Sun’s Out, Fun’s Out: Keeping Teens Safe and Engaged All Summer Long

Summer! A time for relaxation, adventure, and maybe a touch of boredom. While freedom is fantastic, unstructured days can lead to poor decisions, including experimenting with alcohol or drugs. Here’s how to ensure your child has a fun-filled summer free of substance use.

Share a Book!

  • Sharing a powerful book with your child is a great way to engage them in meaningful conversation this summer.
  • We recommend purchasing Victoria’s Voice for you and your child, niece, nephew, or grandchild. Victoria’s Voice, which centers around Victoria Siegel’s hand-written diary, is a gripping peek inside the mind of an occasionally happy, healthy teen, and other times a teen dramatically influenced by drugs and alcohol. This book will open up  lifesaving conversations about youth drug use and addiction. It just might save your child’s life.


  • Start the conversation: Talk openly and honestly about the dangers of drug use. Discuss peer pressure, dispel myths, and emphasize the importance of healthy choices. Let your child know they can talk to you about anything without judgment, even if they say something shocking!
  • Listen: Listen, encourage your child to ask questions, and give honest answers. If you don’t know the answer, look it up.
  • Set boundaries: Share your expectations about curfew, phone use, and acceptable behavior. Let them know they will be held accountable.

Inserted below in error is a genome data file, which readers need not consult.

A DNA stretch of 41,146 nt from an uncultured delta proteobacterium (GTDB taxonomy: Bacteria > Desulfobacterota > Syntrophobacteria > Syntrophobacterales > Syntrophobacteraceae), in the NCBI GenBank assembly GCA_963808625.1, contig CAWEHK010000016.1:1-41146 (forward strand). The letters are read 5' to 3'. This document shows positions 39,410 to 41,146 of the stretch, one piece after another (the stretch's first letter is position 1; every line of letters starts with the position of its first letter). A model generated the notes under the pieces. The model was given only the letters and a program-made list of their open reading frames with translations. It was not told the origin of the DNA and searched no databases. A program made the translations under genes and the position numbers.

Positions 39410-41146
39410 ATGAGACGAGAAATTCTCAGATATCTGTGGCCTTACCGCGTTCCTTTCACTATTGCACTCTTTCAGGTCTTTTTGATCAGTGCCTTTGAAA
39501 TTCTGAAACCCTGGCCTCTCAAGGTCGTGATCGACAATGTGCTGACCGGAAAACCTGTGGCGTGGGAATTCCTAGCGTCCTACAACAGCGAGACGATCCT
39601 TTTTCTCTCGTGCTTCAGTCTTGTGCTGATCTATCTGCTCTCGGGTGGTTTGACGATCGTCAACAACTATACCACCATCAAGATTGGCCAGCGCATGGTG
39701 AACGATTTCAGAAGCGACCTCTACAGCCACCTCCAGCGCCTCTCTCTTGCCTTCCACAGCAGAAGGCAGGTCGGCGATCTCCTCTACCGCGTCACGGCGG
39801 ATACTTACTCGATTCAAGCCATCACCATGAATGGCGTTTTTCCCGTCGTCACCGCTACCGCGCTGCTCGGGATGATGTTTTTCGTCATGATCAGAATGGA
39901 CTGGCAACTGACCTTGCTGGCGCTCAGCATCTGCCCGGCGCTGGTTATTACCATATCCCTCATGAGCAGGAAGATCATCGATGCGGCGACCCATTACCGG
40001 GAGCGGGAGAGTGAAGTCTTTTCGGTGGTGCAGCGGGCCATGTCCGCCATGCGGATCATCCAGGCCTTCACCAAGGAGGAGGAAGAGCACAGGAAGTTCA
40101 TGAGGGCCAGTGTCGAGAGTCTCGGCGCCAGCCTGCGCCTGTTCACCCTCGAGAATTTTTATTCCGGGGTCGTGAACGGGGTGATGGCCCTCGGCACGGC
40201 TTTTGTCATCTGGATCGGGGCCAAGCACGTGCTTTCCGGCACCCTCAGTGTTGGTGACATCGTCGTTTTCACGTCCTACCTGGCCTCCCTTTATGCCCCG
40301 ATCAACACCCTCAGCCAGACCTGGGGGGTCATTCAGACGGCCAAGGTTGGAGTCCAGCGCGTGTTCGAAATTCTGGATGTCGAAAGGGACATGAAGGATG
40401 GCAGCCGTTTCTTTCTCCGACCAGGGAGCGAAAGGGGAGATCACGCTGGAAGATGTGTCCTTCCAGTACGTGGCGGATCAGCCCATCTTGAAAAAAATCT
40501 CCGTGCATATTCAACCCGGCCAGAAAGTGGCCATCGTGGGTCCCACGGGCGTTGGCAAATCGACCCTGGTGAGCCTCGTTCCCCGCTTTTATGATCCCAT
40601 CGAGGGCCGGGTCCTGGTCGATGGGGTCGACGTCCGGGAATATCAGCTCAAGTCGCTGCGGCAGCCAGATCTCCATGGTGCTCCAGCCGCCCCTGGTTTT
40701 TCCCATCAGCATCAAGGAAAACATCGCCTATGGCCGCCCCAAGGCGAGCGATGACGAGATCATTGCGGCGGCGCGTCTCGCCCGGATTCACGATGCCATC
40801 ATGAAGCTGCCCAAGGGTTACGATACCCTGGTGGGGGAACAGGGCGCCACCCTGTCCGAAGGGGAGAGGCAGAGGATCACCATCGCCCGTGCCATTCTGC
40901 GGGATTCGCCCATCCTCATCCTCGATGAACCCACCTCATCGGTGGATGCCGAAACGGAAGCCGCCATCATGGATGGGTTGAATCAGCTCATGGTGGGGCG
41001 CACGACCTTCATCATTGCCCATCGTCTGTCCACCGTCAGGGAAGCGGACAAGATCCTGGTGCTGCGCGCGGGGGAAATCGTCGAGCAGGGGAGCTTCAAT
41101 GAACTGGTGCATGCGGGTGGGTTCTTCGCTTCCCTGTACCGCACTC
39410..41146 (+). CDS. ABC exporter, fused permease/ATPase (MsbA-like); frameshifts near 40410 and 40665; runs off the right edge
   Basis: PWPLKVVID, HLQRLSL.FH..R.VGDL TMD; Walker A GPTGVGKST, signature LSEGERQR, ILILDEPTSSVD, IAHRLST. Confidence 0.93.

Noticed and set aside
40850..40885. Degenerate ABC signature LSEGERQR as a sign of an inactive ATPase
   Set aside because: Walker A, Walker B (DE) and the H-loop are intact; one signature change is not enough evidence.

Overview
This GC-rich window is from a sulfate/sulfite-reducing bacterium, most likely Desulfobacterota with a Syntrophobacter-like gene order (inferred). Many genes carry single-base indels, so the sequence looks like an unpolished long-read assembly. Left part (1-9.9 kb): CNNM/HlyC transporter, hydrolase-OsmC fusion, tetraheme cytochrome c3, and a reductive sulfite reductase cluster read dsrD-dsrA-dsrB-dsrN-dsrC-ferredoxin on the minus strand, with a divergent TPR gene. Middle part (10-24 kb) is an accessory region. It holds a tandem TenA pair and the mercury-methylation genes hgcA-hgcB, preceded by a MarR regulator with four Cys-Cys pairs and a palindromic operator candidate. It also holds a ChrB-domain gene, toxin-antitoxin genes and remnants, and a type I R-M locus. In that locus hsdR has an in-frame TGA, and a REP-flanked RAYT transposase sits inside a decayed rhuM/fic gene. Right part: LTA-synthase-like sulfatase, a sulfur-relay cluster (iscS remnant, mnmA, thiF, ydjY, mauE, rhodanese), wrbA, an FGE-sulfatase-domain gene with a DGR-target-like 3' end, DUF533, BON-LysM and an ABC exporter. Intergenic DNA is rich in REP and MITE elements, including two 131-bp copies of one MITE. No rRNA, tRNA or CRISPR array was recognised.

Make Use of Free Time

  • Plan together: Get your teen involved in creating a summer schedule. Explore options like camps and classes that align with their interests.
  • Stay connected: Be sure your child stays connected to friends, teammates, and family. These social connections will help maintain their sense of belonging and inclusion.
  • Get active: Summer is prime time for outdoor adventures. Try hiking, biking, swimming or any outdoor activity—get those bodies moving! Shared family activities give you time to connect and communicate.
  • Get to work: A part-time summer job or volunteer activity will develop your child’s sense of responsibility, pride, and purpose.

Pay Attention

  • Be observant: There are emotional markers of health that you can monitor in your child. We call them VITAL SIGNS. These can alert you that it is time to pay closer attention, interact more, dig deeper, or intervene in your child’s life. Sudden changes in mood, sleep patterns, behavior, or friend group can be warning signs of risk.
  • Know their peers: Be aware of who your teen is spending time with. Talk to other parents and encourage positive social circles. If your child’s friends are experimenting with alcohol or drugs, your child is likely doing the same.
  • Monitor their online activity: Know which platforms your child is on and who they are communicating with. A smartphone gives your child easy and unlimited access to illicit drugs, counterfeit prescription pills, and vapes.


  • You matter: Your guidance can significantly influence your child’s decision to experiment—or not—with alcohol and drugs. Share your values and expectations with your child and remind them that you will be paying attention.
  • Family matters: Creating strong family bonds will give your child a sense of belonging and confidence in knowing who they are and what they believe in.
  • Stay informed: Educate yourself about the signs of risk in your child. Access our FREE VITAL SIGNS program for lifesaving information and practical tools to help guide your child safely through adolescence today.
  • Seek help if needed: If you suspect your child is using drugs or alcohol, don’t hesitate to seek professional help. Call 1-800-662-HELP or visit for mental health or substance use support and treatment referral.

Stay engaged, keep them talking, and be vigilant. It’s going to be a great summer!

Back to News/Media